Friday, March 4, 2016

Mai kela pe'a a keia pe'a ... from this border to that

"There are thousands of mo'o on O'ahu alone."
- Lilikala Kame'elehiwa

Several years ago my son wore this mo'o on his back; the silk-screened design emboldened his tee shirt. Time and life as it moved forward and backward from this border to that, the tee shirt and my son went mai kela pe'a a keia pe'a, from one border to the other. The tee shirt with Mo'o was left here, with us, when time and life moved my son mai kela pe'a a keia pe'a.

I am my mother's daughter, and along with my mother's appreciation for the safety pin, Helen Mokihana (Ma) kept a reserve of clothes for the best of reasons: someone might need them. I count both those practices among my finest ancestor signatures. I practice the art of "believing in survival so that when we need to to survive, we recognize the concept ... and apply liberally again and again."

The Mo'o pictured above has survived time and movement. Because the shirt had been washed and dried using all the usual scented products of our post WWII chemical crazy, I have had to apply the concept of survival to flush and air the mo'o and the shirt ... thinking I would be able to wear it at sometime in the future. Years have passed, and the mo'o has been rained on, wind blown, milk washed and soaked in soda and vinegar. I have tried to wear it, but, I am still a very sensitive Mokihana, and 'aue ... I cannot.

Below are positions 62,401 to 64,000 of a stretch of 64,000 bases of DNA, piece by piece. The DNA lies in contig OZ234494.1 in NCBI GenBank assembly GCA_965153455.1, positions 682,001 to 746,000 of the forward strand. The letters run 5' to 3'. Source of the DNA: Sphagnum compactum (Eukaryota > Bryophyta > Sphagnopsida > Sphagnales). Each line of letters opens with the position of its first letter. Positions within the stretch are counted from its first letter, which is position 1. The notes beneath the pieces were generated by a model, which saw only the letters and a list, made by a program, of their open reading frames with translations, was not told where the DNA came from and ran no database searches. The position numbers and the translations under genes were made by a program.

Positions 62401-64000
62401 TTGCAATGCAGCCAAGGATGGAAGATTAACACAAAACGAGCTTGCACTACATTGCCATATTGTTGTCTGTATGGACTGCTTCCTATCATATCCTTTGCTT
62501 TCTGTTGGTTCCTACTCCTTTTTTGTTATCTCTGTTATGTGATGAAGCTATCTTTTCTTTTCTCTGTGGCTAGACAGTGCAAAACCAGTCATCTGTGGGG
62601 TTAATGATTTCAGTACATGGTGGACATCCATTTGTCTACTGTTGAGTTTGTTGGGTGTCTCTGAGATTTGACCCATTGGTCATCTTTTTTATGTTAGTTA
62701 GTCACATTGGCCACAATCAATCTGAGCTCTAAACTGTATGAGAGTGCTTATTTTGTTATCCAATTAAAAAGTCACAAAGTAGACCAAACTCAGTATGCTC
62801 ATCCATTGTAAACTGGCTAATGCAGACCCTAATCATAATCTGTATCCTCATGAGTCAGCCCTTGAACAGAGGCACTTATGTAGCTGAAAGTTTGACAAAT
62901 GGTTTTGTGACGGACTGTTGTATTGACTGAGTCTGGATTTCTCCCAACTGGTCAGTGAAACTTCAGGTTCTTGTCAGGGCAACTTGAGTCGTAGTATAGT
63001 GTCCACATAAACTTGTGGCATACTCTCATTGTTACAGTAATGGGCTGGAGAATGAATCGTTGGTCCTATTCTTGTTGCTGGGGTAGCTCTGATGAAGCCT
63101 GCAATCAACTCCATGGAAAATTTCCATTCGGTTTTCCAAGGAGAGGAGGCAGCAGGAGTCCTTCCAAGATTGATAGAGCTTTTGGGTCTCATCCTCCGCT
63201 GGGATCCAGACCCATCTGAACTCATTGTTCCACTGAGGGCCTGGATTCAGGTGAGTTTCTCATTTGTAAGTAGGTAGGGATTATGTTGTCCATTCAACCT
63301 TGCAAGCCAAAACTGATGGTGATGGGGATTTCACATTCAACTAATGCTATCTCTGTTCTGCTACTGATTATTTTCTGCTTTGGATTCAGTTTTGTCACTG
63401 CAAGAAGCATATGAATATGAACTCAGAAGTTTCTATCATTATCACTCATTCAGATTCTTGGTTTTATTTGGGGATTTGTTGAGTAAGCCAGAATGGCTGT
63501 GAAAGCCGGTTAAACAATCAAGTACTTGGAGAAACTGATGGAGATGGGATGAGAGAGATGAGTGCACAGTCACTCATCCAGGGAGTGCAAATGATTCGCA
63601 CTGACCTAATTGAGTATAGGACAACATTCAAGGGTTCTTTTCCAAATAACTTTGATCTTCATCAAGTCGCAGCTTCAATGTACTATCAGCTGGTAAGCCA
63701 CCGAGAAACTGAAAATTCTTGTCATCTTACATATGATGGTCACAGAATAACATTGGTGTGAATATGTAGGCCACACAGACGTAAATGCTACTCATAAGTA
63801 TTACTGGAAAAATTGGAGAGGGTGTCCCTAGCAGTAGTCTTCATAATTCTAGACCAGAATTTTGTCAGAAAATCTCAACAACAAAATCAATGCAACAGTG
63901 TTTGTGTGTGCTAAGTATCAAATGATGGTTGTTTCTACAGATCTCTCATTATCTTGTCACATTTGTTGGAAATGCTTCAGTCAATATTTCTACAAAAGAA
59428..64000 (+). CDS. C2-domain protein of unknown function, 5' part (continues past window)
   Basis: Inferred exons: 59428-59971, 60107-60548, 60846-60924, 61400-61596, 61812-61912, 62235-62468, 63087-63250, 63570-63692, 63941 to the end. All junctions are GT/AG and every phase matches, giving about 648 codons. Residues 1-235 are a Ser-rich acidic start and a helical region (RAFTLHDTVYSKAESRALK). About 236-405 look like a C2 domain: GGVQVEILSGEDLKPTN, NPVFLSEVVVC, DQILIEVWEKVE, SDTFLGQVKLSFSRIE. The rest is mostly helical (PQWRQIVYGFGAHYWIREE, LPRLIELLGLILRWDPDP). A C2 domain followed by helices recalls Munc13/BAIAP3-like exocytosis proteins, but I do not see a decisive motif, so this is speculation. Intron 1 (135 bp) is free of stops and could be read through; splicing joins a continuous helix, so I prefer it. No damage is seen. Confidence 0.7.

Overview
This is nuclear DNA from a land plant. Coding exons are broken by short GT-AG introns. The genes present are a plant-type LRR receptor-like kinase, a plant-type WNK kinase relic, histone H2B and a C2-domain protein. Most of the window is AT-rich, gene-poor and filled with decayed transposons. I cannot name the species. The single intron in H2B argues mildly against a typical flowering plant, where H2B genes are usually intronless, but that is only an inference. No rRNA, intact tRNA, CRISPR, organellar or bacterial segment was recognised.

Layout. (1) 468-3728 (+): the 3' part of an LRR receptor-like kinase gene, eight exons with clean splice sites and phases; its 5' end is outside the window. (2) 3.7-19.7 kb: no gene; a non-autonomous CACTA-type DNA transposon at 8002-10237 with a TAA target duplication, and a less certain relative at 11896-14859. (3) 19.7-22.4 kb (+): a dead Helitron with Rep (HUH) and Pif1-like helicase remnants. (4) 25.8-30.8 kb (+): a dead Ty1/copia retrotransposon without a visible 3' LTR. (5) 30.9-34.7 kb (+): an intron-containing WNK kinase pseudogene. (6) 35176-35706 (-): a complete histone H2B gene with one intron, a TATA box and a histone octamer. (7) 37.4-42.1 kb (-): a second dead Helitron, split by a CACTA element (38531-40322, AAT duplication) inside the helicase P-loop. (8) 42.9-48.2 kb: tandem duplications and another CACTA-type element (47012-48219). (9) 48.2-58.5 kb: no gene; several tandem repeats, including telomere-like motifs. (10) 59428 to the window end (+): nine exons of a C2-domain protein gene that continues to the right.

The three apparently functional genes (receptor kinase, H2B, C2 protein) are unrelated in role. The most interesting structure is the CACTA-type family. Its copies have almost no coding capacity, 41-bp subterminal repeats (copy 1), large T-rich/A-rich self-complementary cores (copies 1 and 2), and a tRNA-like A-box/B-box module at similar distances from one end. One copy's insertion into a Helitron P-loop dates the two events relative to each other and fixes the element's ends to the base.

The Mo'o had other ideas, and so rather than me, it is my son who will be getting the Mo'o back. He needs a little bit of kick and protection from the aumakua (personal god). "There are thousands of mo'o on O'ahu alone," said Lilikala. "They are responsible for water management," she stated without hesitation wrapping things up at the 2015 'Aimalama Conference. Yes, here I am pulling this and that from here and there, because that is what a mother does. Of course. With all the wear there have been tears to the tee shirt. If you look closely you will see one of the patches I sewed into the joint of the Mo'o's claw. She is being held together with a patch of fabric with the design of niuola (the coconut). Even mo'o can use a hit of that resilient and flexible tree of life.

This early morning ramble at the keyboard ends with an invitation to keep following the medicine, as the story of Sophie Lei Maku'e and family grows. Go there>.

Mahalo nui loa na aumakua,
Mokihana and 'ohana

Photo Credit: Mo'o is part of the Aumakua Series of silk-screened designs of the artist AIKS. I have been unable to identify the artist properly, all rights belong to the artist. 

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